Figure 2 presents the adjusted odds of being susceptible to future smoking or trying cigarette smoking at follow-up among susceptible and non-susceptible current e-cigarette users at baseline (relative to non-current users). After controlling for relevant covariates, non-susceptible current e-cigarette users at baseline were significantly more likely to become susceptible to future smoking and try cigarette smoking at follow-up relative to non-current e-cigarette users. Similarly, susceptible current e-cigarette users at baseline were significantly more likely to try cigarette smoking at follow-up relative to non-current e-cigarette users.
Within the sample of never cigarette smokers at baseline, this study found that current e-cigarette users were at a higher risk of cigarette smoking initiation after a 2-year follow-up period. These findings were consistent with previous studies that have demonstrated that adolescents with a history of e-cigarette use were at greater risk for future cigarette use compared with non-users of e-cigarettes.10 14 Of concern, the observed association between e-cigarette use and smoking initiation was even stronger among individuals who were not susceptible to future smoking (ie, low risk). These results support public health concerns that electronic cigarette use may contribute towards the development of a new population of cigarette smokers,14 17 even among adolescents at low risk of future smoking experimentation.
The study findings demonstrated that only a small percentage of non-smoking students reported using e-cigarettes in the past 30 days (4.0%). The small proportion of e-cigarette users may be interpreted as unlikely to result in large effects when assessing public health harms brought on by non-smoking youth that transition from using e-cigarettes to traditional cigarettes. However, it should be noted that prior work has demonstrated that a substantial number of Canadian youth have tried using e-cigarettes and that never-smokers comprise the largest population of youth.24 25 Furthermore, our findings clearly demonstrate that never-smokers who reported using e-cigarettes in the past 30 days were at an increased risk of transitioning to cigarette smoking after 2 years. As such, continued surveillance and monitoring of e-cigarette use and its relationship with cigarette smoking among youth populations should be considered a public health priority.
The use of e-cigarettes by non-susceptible never-smoking youth may be explained in part by the availability of appealing flavouring agents including candy or fruit-flavours. Currently, there are over 7000 distinct flavours available for the e-liquid solutions used in e-cigarettes.26 A recent review identified that the preference for sweetened tobacco products was higher among youth than adult populations.27 Previous research has also shown the growing appeal of flavoured tobacco products among Canadian adolescents.28 Banning e-cigarette flavours may be an important step to reduce the appeal of these products to youth.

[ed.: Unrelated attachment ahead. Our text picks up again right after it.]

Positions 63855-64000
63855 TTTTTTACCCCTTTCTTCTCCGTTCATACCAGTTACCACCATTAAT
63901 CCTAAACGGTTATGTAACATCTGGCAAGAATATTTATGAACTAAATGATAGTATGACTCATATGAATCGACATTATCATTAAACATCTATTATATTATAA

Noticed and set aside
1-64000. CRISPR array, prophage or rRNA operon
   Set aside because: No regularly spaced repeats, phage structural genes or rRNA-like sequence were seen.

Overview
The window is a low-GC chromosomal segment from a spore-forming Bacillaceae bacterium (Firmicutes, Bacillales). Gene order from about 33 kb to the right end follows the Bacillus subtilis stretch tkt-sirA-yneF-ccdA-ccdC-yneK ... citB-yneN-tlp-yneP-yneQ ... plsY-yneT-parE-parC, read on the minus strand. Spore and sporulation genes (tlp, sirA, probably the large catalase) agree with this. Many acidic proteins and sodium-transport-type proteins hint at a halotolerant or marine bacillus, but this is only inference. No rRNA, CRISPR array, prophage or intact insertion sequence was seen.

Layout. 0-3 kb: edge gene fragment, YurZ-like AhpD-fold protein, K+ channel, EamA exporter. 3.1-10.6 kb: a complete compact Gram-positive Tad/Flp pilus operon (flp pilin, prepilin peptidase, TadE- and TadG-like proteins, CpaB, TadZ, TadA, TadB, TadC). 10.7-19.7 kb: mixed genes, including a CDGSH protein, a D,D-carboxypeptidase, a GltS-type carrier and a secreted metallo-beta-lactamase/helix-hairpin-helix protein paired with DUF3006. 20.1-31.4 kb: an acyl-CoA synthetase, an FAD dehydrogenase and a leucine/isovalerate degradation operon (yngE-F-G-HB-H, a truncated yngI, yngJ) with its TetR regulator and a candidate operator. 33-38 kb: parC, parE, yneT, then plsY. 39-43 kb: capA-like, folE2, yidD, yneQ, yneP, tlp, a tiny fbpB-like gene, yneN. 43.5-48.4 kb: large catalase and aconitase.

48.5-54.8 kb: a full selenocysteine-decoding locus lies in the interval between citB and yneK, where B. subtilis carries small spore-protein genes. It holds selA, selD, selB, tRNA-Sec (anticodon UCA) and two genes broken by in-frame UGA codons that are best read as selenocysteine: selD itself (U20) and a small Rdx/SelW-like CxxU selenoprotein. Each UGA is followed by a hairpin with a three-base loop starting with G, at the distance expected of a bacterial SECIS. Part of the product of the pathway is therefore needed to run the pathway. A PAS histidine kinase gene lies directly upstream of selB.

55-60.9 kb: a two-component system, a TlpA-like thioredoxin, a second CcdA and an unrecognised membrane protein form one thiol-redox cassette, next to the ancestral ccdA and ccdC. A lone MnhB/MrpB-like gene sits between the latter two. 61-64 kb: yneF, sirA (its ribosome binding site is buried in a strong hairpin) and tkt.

Additionally, e-cigarette promotion has proliferated through a number of channels including billboards, radio, television advertising, celebrity endorsement and online media platforms.29 30 It may be that the widespread promotion of these products have had unintended consequences of re-normalising cigarette smoking and shifting social norms surrounding smoking, especially among low-risk youth populations.31 32 These marketing strategies may undermine wider tobacco control policies by inadvertently promoting smoking.
Although some evidence exists to support the notion that e-cigarettes may be a less harmful alternative to cigarette smoking,33 it is also important to simultaneously consider the potential for harm creation among a population of non-smoking youth who would not have normally considered trying tobacco cigarettes. E-cigarettes may potentially lead to a rise in cigarette smoking initiation rates, if youth who would not have otherwise tried smoking begin experimenting with e-cigarettes and then transition to using cigarettes and other tobacco products.6 In addition to the harms associated with transitioning to traditional cigarettes, it is also important to consider the health risks nicotine-containing e-cigarettes pose to youth, as nicotine has been seen to alter the developing adolescent brain.34 35 Our findings reinforce the need for a comprehensive approach that addresses all forms of tobacco products in youth-focused prevention efforts, moving forward.
The findings from this study hold important implications at a time when regulation surrounding the sales and promotion of e-cigarettes is either being tabled or passed in various jurisdictions.36 For instance, within Canada, Bill S-5 will aim to regulate the manufacturing, sale, labelling and promotion of e-cigarettes. Some of the measures within this Bill include banning the sale of vaping products to Canadians under the age of 18, restricting the promotion of flavours that are appealing among youth populations (eg, dessert flavours) and limiting promotional activities that would be considered appealing to youth. Our findings lend support to the need for appropriate regulations that will reduce the appeal of e-cigarettes and discourage use among non-smoking youth.